# Magnetic Susceptibility Measurements

## The GOUY Method

Perhaps the simplest technique for measuring the magnetic susceptibility of metal complexes is the Gouy Method. From a classical description of magnetism, Lenz's Law (around 1834) can be written as

$\dfrac{B}{H} = 1 + 4\pi \dfrac{I}{H}$

or

$\dfrac{B}{H} = 1 + 4\pi \kappa \label{1}$

where

• B/H is called the magnetic permeability of the material and
• κ is the magnetic susceptibility per unit volume, (I/H).

The determination of a magnetic susceptibility depends on the measurement of B/H. Experimentally the Gouy method involves measuring the force on the sample by a magnetic field and is dependent on the tendency of a sample to concentrate a magnetic field within itself.

At any given point, dx, of the sample, the force is given by:

$dF=μ°H κdV (dH)/dx \label{2}$

where

• μ° is the permeability of a vacuum (=1 when using c.g.s. units)
• H is the magnitude of the magnetic field at point, dx,
• dV is the volume of the sample at point dx,
• κ is the magnetic susceptibility per unit volume.

The sample is uniformly packed into a glass tube (Gouy tube) each end of which is at a constant field strength. This is attained by using a tube that is packed to a certain height (say 10 cm) and the tube is suspended between the poles of a magnet such that the bottom of the sample is in the center of the field (a region where a uniform field strength can be readily obtained) whilst the top of the sample is out of the field, i.e. $$H=0$$. By integrating the above equation, the total force on the sample can be given as:

$F= 1/2 μ° A κ (H^2-H°^2) \label{3}$

and since $$H^o =0$$ at the top of the sample then

$F= 1/2 μ°A \kappa H^2 \label{4}$

where $$A$$ is the cross sectional area of the sample.

The force is measured by the apparent change in mass when the magnetic field is switched on, or

$F=g\delta w =1/2 μ°A \kappa H^2 \label{5}$

where $$\delta w$$ is the apparent change in mass, and g is the acceleration due to gravity.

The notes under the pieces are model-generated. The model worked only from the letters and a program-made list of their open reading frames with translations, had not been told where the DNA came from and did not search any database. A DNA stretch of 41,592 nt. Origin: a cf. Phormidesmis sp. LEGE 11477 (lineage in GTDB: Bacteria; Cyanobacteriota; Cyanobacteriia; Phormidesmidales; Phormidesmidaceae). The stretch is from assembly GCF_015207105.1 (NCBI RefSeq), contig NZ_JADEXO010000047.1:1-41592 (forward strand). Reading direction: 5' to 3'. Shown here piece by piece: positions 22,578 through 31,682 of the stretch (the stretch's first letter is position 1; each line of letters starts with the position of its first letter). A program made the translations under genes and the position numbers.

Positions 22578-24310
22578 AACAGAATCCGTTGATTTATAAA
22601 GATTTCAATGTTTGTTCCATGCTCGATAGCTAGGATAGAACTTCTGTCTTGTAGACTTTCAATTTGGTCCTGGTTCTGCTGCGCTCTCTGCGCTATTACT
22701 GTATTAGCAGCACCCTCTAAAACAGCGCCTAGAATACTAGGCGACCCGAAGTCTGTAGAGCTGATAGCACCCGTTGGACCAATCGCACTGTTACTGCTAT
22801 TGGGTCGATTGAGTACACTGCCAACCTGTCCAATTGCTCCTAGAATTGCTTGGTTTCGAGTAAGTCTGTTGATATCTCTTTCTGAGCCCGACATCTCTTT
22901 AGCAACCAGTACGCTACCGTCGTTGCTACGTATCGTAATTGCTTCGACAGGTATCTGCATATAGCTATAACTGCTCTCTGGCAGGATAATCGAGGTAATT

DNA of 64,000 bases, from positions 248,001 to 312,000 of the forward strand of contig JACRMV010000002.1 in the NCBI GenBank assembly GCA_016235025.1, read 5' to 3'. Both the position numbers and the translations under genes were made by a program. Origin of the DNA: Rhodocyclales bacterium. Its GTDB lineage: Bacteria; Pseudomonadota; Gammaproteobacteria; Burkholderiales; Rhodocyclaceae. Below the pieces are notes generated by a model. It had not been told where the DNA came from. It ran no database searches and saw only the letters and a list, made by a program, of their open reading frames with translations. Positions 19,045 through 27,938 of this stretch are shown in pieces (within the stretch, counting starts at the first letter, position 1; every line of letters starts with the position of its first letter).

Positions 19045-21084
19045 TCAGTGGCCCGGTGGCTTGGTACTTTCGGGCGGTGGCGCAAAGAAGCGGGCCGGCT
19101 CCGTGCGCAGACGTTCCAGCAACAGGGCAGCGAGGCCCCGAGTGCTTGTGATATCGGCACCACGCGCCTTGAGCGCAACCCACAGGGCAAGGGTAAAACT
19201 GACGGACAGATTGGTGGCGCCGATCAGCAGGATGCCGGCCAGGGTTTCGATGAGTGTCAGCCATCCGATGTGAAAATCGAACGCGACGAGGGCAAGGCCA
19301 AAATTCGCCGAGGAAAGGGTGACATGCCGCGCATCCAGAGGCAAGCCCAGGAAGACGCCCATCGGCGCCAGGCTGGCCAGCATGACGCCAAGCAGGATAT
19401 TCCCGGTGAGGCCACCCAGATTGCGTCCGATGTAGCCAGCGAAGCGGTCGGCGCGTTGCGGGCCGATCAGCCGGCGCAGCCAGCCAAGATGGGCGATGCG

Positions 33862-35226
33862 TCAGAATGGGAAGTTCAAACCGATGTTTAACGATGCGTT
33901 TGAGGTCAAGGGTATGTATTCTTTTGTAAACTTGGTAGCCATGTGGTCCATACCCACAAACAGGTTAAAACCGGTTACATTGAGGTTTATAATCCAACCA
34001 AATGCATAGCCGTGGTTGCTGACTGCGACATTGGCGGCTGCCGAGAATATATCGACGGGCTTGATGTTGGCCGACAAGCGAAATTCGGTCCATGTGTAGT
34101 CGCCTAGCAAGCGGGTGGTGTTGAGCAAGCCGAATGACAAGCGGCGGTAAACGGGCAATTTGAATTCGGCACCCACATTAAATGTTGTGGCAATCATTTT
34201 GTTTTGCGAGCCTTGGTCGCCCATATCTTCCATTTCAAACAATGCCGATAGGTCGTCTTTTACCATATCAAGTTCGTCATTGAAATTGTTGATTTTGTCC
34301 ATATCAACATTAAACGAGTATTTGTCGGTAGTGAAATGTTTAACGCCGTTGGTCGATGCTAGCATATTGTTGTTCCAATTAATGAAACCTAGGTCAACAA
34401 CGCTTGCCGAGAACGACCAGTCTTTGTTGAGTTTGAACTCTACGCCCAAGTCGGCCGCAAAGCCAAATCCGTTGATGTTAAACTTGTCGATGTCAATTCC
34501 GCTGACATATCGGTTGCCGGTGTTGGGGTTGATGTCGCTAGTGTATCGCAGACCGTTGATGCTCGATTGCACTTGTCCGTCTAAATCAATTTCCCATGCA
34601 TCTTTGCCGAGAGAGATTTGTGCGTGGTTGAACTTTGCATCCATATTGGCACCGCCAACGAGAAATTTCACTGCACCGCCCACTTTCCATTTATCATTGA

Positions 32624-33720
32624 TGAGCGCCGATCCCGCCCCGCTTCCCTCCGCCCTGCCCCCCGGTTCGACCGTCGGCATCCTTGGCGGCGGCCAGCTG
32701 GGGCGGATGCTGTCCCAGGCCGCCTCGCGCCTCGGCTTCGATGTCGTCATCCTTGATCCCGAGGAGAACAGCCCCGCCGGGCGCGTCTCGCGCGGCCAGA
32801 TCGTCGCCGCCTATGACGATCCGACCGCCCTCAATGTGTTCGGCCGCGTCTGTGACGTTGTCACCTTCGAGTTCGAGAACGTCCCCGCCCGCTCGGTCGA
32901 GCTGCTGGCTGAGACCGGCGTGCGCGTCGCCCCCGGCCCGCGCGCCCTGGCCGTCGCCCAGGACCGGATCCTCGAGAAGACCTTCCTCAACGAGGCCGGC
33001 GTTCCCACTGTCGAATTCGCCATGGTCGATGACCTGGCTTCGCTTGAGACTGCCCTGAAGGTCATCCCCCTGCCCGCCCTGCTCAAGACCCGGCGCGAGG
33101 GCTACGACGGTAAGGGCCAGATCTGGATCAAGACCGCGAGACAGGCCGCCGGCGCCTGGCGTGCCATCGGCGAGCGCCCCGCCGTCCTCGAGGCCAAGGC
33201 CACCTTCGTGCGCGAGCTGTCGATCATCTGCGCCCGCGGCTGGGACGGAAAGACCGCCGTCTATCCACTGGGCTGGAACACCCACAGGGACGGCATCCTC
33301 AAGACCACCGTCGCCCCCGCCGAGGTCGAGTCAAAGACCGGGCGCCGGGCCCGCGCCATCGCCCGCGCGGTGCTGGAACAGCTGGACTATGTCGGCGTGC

An allowance needs to be made for the tube, since it will have its own magnetic properties as a result of the air within the tube (which is displaced from the tube when the sample is introduced) and also from the materials used in its construction. Equation $$\ref{5}$$ becomes:

$g δw'=1/2 A μ^o (κ-κ') H^2$

where

• δw'=δw + δ
• δ is a constant allowing for the magnetic properties of the empty tube
• κ' is the volume susceptibility of the displaced air.

κ= (2gδw')/(μ°AH2) + κ'

Converting from volume susceptibility to gram susceptibility (χg) leads to:

χg = κ/ρ =κ.V/W

where ρ is the density of the sample so that

χg = β δw' / W + κ'V/W
or

χg = (α + β δw') / W

where

• α is a constant allowing for the air displaced by the sample,
• β is a constant that is dependent on the field strength, =2gV/(μ°AH2)
• W is the weight of the sample used.
Written more simply then:

χg cal = β δw' / Wcal (+ α/(Wcal) \]

the last expression is usually negligible.

β is then obtained and from this

χg sam = β δw' / Wsam (+ α/Wsam)

the χg sample can be obtained, again the factor for the susceptibility of air is usually negligible.

To accurately determine the gram magnetic susceptibility of a sample, it is necessary to predetermine the value of the constants α, β and δ. Since these constants are dependent on the amount of sample placed in the tube, the tube itself and the magnetic field strength, it should be emphasized that each experimenter must determine these constants for their particular configuration. That is, results obtained with one tube are not transferable to other Gouy tubes.

The field strength is determined by the current supplied to the electromagnet. In order to ensure a constant magnetic field strength from one measurement to the next, always set the current to the same value. Note that the magnet may display hysteresis effects so that if you do go beyond the 5 Amp value it may take some time to reestablish itself, after you have decreased the power.

## Determination of the Constants